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Normalization of the Chern-Simons level in $SO(N)$ gauge theory

+ 8 like - 0 dislike
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In a 3d SU(N) gauge theory with action $\frac{k}{4\pi} \int \mathrm{Tr} (A \wedge dA + \frac{2}{3} A \wedge A \wedge A)$, where the generators are normalized to $\mathrm{Tr}(T^a T^b)=\frac{1}{2}\delta^{ab}$, it is well known the Chern-Simons level $k$ is quantized to integer values, i.e. $k \in \mathbb{Z}$.

My question is about the analogous quantization in $SO(N)$ gauge theories (A more standard normalization in this case would be $\mathrm{Tr}(T^a T^b)=2\delta^{ab}$ ). Some related subtleties are discussed in a (rather difficult) paper by Dijkgraaf and Witten Topological Gauge Theories and Group Cohomology, but I am not sure about the bottom line.

Does anyone know how to properly normalize the Chern-Simons term in $SO(N)$ gauge theories, or know a reference where this is explained?

This post imported from StackExchange Physics at 2014-04-04 16:26 (UCT), posted by SE-user Chern
asked Oct 30, 2011 in Theoretical Physics by anonymous [ no revision ]

2 Answers

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Let me normalize the action as $$S=\frac{k}{4\pi}\int\langle A\wedge dA + \frac{1}{3} A\wedge[A\wedge A]\rangle$$ for $\langle,\rangle$ being the Killing form. This coincides with your normalization for $SU(N)$.

Variation of the Chern-Simons action under a gauge transformation $g:M\rightarrow G$ is given by $$S\rightarrow S + \frac{k}{24\pi}\int_{g_*[M]} \langle\theta\wedge[\theta\wedge\theta]\rangle,$$ where $\theta\in\Omega^1(G;\mathfrak{g})$ is the Maurer-Cartan form (Proposition 2.3 in http://arxiv.org/abs/hep-th/9206021). The last term is also called the Wess-Zumino term. Therefore, $\exp(iS)$ is invariant if $$\frac{k}{24\pi}\int_{[C]} \langle\theta\wedge[\theta\wedge\theta]\rangle\in2\pi\mathbf{Z}$$ for $[C]$ the generator of $H_3(G;\mathbf{Z})$.

For $G=SO(N)$, the homology is generated by $SO(3)\subset SO(N)$, and that term can be computed as follows. As you say, $$\frac{1}{24\pi}\int_{SU(2)} \langle\theta\wedge[\theta\wedge\theta]\rangle=2\pi,$$ but $SU(2)\rightarrow SO(3)$ is a 2:1 local diffeomorphism, so $$\frac{1}{24\pi}\int_{SO(3)} \langle\theta\wedge[\theta\wedge\theta]\rangle=\pi.$$

Therefore, the level $k$ in this case has to be even. See also appendix 15.A in the conformal field theory book by Di Francesco, Mathieu and Senechal.

This post imported from StackExchange Physics at 2014-04-04 16:26 (UCT), posted by SE-user Pavel Safronov
answered Oct 30, 2011 by anonymous [ no revision ]
Right... Here you are carefully distinguishing e.g. $SO(3)=SU(2)/Z_2$ and $SU(2)$, right? They have different normalizations i.e. different allowed $k$, don't they?

This post imported from StackExchange Physics at 2014-04-04 16:26 (UCT), posted by SE-user Luboš Motl
That is correct. Moreover, if you want to consider nontrivial bundles (and write corresponding actions), you have to consider $k$ divisible by 4. This statement appears in Dijkgraaf-Witten, section 4.3.

This post imported from StackExchange Physics at 2014-04-04 16:26 (UCT), posted by SE-user Pavel Safronov
@Pavel: We are struggling to understand why "k is divisible by 4" as mentioned in Dijkgraaf-Witten. Could you kindly expand/explain your statement "if you want to consider nontrivial bundles (and write corresponding actions), you have to consider k divisible by 4"?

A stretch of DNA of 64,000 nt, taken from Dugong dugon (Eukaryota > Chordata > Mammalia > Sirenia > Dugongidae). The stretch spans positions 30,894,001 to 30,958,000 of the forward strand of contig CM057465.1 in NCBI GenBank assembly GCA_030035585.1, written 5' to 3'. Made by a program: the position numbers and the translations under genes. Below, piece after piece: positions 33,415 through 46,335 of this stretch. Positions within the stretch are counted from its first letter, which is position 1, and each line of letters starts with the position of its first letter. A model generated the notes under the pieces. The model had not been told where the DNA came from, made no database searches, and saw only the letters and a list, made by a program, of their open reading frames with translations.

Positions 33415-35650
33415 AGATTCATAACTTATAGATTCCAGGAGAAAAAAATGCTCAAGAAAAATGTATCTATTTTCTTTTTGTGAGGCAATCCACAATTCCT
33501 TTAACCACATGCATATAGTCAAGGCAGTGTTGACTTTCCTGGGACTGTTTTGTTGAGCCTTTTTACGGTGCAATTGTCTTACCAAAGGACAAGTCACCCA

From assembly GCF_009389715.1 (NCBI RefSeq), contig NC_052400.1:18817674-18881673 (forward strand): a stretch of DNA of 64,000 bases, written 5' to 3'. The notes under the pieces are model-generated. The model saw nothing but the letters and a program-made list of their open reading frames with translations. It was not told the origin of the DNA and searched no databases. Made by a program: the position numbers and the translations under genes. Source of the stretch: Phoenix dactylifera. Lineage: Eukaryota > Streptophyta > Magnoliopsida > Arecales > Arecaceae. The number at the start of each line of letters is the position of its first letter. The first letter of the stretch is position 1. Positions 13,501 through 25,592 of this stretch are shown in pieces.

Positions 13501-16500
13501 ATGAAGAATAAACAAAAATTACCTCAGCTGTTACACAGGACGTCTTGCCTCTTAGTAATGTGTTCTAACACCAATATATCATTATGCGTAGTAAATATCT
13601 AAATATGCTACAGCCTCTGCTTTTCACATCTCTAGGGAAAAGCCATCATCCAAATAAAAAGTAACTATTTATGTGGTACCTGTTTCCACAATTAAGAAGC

This post imported from StackExchange Physics at 2014-04-04 16:26 (UCT), posted by SE-user Xiao-Gang Wen
+ 1 like - 0 dislike

Can we simply comment that the $\text{Tr}[T^a_rT^b_r]\equiv C(r) \delta^{ab}$ depends on the representation. For the case of SU(2) and SO(3), we can relate this to the spin-S representation. By the manner that for SU(2) group is in a spin 1/2 representation and SO(3) group is in a spin 1 representation. One can write down the relation of spin operators as: $$ S_x^2+S_y^2+S_z^2=S(S+1) \;\mathbb{I}_{2s+1}. $$ ($\hbar=1$). And $$ \sum_a(S^a)^2=S_x^2+S_y^2+S_z^2=\sum_{a=x,y,z}(T^a)^2=3 (T^b)^2 $$ here $b$ can be $x,y,z$. So, combine the two relations above: $$ \frac{1}{2}\text{Tr}[T^a_rT^b_r]=\frac{1}{2}\frac{S(S+1)}{3}\text{Tr}[\mathbb{I}_{2s+1}]=\frac{S(S+1)(2S+1)}{6} $$ For SU(2), spin-1/2 representation, we have: $$ \text{Tr}[T^a_rT^b_r]=2\frac{S(S+1)(2S+1)}{6}|_{S=1/2}=1/2 $$ For SO(3), spin-1 representation, we have: $$ \text{Tr}[T^a_rT^b_r]=2\frac{S(S+1)(2S+1)}{6}|_{S=1}=2 $$.

For spin-3/2 representation, we have: $$ \text{Tr}[T^a_rT^b_r]=2\frac{S(S+1)(2S+1)}{6}|_{S=3/2}=5, $$ etc. Shall we say the level k quantization of SU(2) C-S and SO(3) C-S are thus related by a factor of: $$(1/2)/2=1/4.$$

And this quantization value presumably is a measurable quantized value for the spin-Hall conductance. See for example, the discussion in this paper: Symmetry-protected topological phases with charge and spin symmetries: response theory and dynamical gauge theory in 2D, 3D and the surface of 3D: arXiv-1306.3695v2, in Eq(26) and its p.7 right column and in p.8 left column. See also this Phys Rev B paper.

This way of interpretation simplifies Dijkgraaf-Witten or Moore-Seiberg's mathematical argument to a very physical level of the spin $S$ property. Would you agree?

Any further thoughts/comments?

This post imported from StackExchange Physics at 2014-04-04 16:26 (UCT), posted by SE-user Idear
answered Dec 14, 2013 by wonderich (1,400 points) [ no revision ]

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